Last week Ryan was working on his art history course and needed to answer a series of questions. He chose Nymphéas reflets de saule (1916–19) from Monet’s WaterLilly series for the focus of his work:
I looked over his shoulder while he had this image up and I pointed out the obvious – bright spots of color painted on a dark background. Ryan told me the time and context for this painting would have been World War I France and this launched us into a conversation about the color, shape, and texture of hope. In the midst of this discussion he went off to his room and returned a few minutes later with one of his well-studied World History texts. Thumbing through, he quickly found the page highlighting red poppies in the context of World War I (1914-1918): “Poppies that grew on the battlefields of the Western Front became a symbol for remembering the war.”
Later, intrigued by his insights and connections, I poked around the internet and came up with a couple interesting, easy to digest pieces of context:
1. Flowers grow in fields of grief.
2. Monet offers no ground to stand on and no horizon line to look toward and yet, “we are given a very particular angle in which we are viewing the lilies themselves.”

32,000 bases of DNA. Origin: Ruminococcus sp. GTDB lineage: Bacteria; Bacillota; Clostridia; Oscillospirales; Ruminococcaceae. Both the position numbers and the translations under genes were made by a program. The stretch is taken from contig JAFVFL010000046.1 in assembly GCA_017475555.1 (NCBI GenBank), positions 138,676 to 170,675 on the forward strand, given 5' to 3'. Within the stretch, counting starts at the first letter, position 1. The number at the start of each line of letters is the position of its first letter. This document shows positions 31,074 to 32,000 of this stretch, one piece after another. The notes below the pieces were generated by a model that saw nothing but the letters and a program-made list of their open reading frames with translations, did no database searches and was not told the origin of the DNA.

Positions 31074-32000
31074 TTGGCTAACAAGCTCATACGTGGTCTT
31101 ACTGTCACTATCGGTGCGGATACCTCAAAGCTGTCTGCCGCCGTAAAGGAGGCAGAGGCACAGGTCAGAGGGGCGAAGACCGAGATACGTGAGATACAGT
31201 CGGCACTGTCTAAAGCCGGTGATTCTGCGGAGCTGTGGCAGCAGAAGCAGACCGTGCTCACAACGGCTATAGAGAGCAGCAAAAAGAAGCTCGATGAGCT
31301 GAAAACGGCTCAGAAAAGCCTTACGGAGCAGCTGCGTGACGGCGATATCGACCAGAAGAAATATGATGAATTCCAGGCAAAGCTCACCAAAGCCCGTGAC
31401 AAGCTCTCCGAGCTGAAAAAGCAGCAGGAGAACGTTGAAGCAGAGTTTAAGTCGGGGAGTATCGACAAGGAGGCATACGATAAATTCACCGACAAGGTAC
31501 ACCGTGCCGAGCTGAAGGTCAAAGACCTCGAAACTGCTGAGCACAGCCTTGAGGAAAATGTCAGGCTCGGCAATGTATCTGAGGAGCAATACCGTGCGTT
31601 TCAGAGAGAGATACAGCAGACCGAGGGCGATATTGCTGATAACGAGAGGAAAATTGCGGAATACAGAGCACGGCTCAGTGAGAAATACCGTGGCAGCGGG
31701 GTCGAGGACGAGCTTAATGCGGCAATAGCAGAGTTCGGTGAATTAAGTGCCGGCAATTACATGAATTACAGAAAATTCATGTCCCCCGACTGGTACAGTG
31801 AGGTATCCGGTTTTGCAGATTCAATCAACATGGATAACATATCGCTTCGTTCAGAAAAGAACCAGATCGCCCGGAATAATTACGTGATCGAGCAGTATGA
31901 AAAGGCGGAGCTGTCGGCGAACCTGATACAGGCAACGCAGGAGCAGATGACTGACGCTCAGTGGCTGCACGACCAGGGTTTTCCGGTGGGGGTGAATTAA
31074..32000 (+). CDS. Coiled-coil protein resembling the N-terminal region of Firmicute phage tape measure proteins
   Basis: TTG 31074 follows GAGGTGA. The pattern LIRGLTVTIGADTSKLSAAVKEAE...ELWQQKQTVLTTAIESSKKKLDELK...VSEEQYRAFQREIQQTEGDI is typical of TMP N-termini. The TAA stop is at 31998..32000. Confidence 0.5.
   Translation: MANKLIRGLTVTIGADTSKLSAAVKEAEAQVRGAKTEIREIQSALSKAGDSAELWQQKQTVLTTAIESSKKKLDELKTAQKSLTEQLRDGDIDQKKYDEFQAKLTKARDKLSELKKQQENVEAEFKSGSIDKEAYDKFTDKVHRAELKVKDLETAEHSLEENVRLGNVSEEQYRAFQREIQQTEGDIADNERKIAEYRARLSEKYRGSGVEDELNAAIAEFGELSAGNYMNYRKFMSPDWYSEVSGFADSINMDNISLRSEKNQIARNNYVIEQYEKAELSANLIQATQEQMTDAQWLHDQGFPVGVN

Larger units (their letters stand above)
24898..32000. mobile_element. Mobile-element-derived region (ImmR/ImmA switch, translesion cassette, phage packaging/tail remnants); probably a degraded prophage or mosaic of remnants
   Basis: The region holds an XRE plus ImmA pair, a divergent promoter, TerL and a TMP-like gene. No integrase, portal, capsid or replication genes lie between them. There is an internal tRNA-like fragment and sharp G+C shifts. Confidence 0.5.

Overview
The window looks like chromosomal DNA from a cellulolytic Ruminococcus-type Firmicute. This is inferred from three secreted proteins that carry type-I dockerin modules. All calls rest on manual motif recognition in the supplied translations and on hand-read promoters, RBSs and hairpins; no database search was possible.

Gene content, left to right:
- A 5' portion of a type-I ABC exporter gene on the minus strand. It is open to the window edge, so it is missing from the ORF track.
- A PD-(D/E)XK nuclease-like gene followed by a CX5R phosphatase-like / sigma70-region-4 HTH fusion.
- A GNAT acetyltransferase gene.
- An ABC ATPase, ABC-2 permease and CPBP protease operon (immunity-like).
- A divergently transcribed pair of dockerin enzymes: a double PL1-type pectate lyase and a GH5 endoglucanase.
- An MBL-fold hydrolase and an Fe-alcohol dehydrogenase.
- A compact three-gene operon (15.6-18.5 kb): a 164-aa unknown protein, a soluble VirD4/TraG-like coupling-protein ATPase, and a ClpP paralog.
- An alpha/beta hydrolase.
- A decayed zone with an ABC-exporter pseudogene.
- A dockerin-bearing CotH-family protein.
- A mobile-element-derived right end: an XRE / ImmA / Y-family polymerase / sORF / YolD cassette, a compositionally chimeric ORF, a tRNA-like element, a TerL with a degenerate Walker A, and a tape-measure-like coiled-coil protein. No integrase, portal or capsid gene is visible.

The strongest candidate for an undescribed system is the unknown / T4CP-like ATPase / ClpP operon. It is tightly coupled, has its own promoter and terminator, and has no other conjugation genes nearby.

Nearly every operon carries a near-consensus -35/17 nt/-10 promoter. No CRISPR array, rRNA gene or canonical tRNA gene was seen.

This past spring I accidentally found a lump in my right breast. (Accidentally – because I never go looking for stuff to fuel my anxiety!) As my fingers brushed against this ever-so-slight abnormality, my heart dropped to my stomach and my brain immediately went to work painting great, wide swaths of black dread across the canvas of my imagination.
I’ve had more than my share of mammograms in the 5 years since I got off to a rough start with my dutiful first at age 40. I know what it feels like to get called back for another look. And told to come back in 6 months to look again. And again. There was that one time when I went in for a routine exam and got the “all clear” on the first try. But a different time and a different lump took me straight from the mammogram room into the ultrasound room for further review. Each of these stories ends with a deep breath of relief, but I never take that for granted, so when I stepped out of the shower on that Saturday morning last spring I knew the odds were in my favor but fear hung heavy on my mind.
A week later I showed up at the imaging center. I’d been here before and I’m sorry to say, it hasn’t changed much in the last 3 years. I didn’t have to wait long before I got called back to mammography where I was shown to the changing room, given a pink shirt (BREAST CANCER PINK), and directed to change and then join the other pink shirt ladies sitting in the adjacent waiting room. It’s a super awkward scene in there. The little waiting room is charged with anxiety. Procedure rooms line the perimeter and people constantly come and go in all varieties of purpose and stress. A coffee pot on the corner table and a stack of magazines offer distraction, but there there is no avoiding the fact that we are there. Waiting. Bundles of emotion, wrapped in pink shirts.